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Wednesday, 2 June 2010



Dialect dilemma

“We cannot imitate James Joyce let alone follow him” – something I heard years ago. And how!

Joyce is Irish. And he is not the only one with a lucid style. Oscar Wilde, W. B. Yeats and Anne Enright who stands out for modern generation, they all have peculiar styles. May be because the Irish literature has a strong influence of Celtic mythology.

But then again that statement goes well for Dickens, Lawrence and so on too. Where does the sacred secret rest? Of course they had a language of their own. Now bid me speak the truth - these Whites had the benefit of dialect. Not fair enough.

There’s more to the story. This is exactly why the Sri Lankan English literature lags far behind its Sinhala counterpart. Wait up, this sounds so acute an accusation. I need to explain – I fear your wrath.

Lawrence deals with miners in ‘Sons and Lovers’, and you can see how often he is wallowed in those dialects of the blue-collars. Do we, Sri Lankans, have that advantage? No. Because here in our land, I hear of only two camps: those who speak intimately, but not first-hand familiar with the country’s originality, and those who use the language for formality with no rich vernacular vocabulary. Even Simpson wouldn’t have said this simpler, I suppose.

Further off, you can see campaigners unnecessarily going to town about Sri Lankan English. Both camps cash in to this but, credit where it’s due, the first camp’s contribution weighs much heavier.

Sri Lankan English literature has the contribution from both these camps all the same. Carl Muller is one good example, being a Burgher. He is not my cup of tea, but when it comes to writing he stands out for a kind of English – Sri Lankan Burgher English. He is perfect at portraying his community, and the job is easier because the Burghers speak English intimately and natively.

But the likes of Muller have an issue. They are not familiar with the roots of the country – firsthand I mean. Leonard Woolf wrote ‘The Village in the Jungle’, and he didn’t have to adhere to any particular dialect. He used Sinhala terms here and there. It will be no issue for us the Sinhalese, but it will be pain for a foreign eye. I have my doubts if Woolf has done a perfect job, just because he wrote the account in his native language. He may be native to language, but, still, not to the culture.

The Whites are not that good at writing about our culture. And we are not that good in their language writing about our culture. This issue has been troubling me for some while, at least till I saw Tissa Abeysekara put his foot down on making the language our slave.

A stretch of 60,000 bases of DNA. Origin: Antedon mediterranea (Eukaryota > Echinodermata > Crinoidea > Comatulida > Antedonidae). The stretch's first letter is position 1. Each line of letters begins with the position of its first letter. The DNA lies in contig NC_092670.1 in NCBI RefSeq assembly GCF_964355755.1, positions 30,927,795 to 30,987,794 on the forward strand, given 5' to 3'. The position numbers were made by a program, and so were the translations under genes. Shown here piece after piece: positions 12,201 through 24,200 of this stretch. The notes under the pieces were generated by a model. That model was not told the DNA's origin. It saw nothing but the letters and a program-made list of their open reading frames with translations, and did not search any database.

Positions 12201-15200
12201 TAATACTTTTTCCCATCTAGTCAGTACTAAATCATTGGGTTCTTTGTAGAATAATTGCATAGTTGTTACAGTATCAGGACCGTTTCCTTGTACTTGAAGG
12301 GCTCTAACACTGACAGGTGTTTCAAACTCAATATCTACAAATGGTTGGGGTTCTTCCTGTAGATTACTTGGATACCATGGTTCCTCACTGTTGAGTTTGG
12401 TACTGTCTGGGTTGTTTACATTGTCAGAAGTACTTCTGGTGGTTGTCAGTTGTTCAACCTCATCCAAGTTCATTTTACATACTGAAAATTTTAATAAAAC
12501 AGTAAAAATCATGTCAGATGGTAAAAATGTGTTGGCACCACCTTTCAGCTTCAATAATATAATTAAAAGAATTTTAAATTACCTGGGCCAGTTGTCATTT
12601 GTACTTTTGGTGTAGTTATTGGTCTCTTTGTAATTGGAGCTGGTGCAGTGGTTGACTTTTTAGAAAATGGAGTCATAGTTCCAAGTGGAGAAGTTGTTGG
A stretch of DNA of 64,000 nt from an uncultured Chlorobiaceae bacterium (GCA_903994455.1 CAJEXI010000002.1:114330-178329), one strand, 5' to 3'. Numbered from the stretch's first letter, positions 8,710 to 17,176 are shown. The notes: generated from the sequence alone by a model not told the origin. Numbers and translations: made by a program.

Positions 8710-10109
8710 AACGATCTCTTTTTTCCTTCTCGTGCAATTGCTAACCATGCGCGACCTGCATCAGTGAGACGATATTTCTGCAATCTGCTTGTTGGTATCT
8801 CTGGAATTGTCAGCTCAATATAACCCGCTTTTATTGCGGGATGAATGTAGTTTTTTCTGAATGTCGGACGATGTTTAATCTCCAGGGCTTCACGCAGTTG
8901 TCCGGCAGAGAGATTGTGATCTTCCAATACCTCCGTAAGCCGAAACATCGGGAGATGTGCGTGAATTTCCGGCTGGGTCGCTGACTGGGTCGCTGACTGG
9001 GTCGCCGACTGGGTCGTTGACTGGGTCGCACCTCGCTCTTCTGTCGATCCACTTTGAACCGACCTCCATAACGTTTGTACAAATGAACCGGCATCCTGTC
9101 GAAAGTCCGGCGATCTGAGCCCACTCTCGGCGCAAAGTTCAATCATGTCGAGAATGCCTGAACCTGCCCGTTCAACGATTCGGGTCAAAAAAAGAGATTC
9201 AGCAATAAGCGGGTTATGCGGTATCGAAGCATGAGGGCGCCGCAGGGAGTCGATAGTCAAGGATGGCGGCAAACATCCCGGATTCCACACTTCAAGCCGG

Making the language our slave – good slogan for a campaign! After all, this is the best option left for us when we cannot enjoy a pure English dialect in our country. But how to make it our slave, that’s the sizzling question. We may think over the words and be creative on our own. Perhaps we can make our prose beautiful in our own way. I admire Abeysekara’s English, beautiful but a tad boring here and there.

There are people who have overcome this dilemma I now recall. Elmo Jayawardena and Nihal de Silva are some recent models. Jayawardane penned down what is extremely non-English in ‘The Last Kingdom of Sinhalay’. His writing runs in two layers: formal in historical descriptions and intimate in normal narratives.

The language shift in ‘56 was novel and pace-setting, but I do not think it took a toll on us. There was no particular dialect even in pre-’56 literature, save its somewhat formal style. The difference is then writers tried their best to hold on to the British rule of language.

There was no development in English whatsoever, of that I am pretty sure. It remains the same old administrative language and only a few care about its creativity. Now that’s some bit of irony with all that English education we had since grade three. For a country like India, English comes naturally with education. I envy to see more Indian English writers emerge, when ours are left unsung. They have clinched the Nobel Prize. They have clinched the Man Booker Prize.

And all these lead to a sore market in our country. When they publish 1000 or 2000 copies of a Sinhala book, an average English book will be only 500 copies or a little more. Now hear this! There is rarely anyone to purchase these books written by poor Sri Lankan English writers.

Forget about foreign literature – only a little portion of our population pays through the nose for such entertainment. Only Ken Follett is available for a song that is Rs. 650 I think.

So back to square one. Our market doesn’t encourage the writers to take a long pull about making the language their slave. If our readers and publishers start thinking seriously of Sri Lankan English writers – now we’re talking - that will be the day we can breed some hope of braving the dialect dilemma.



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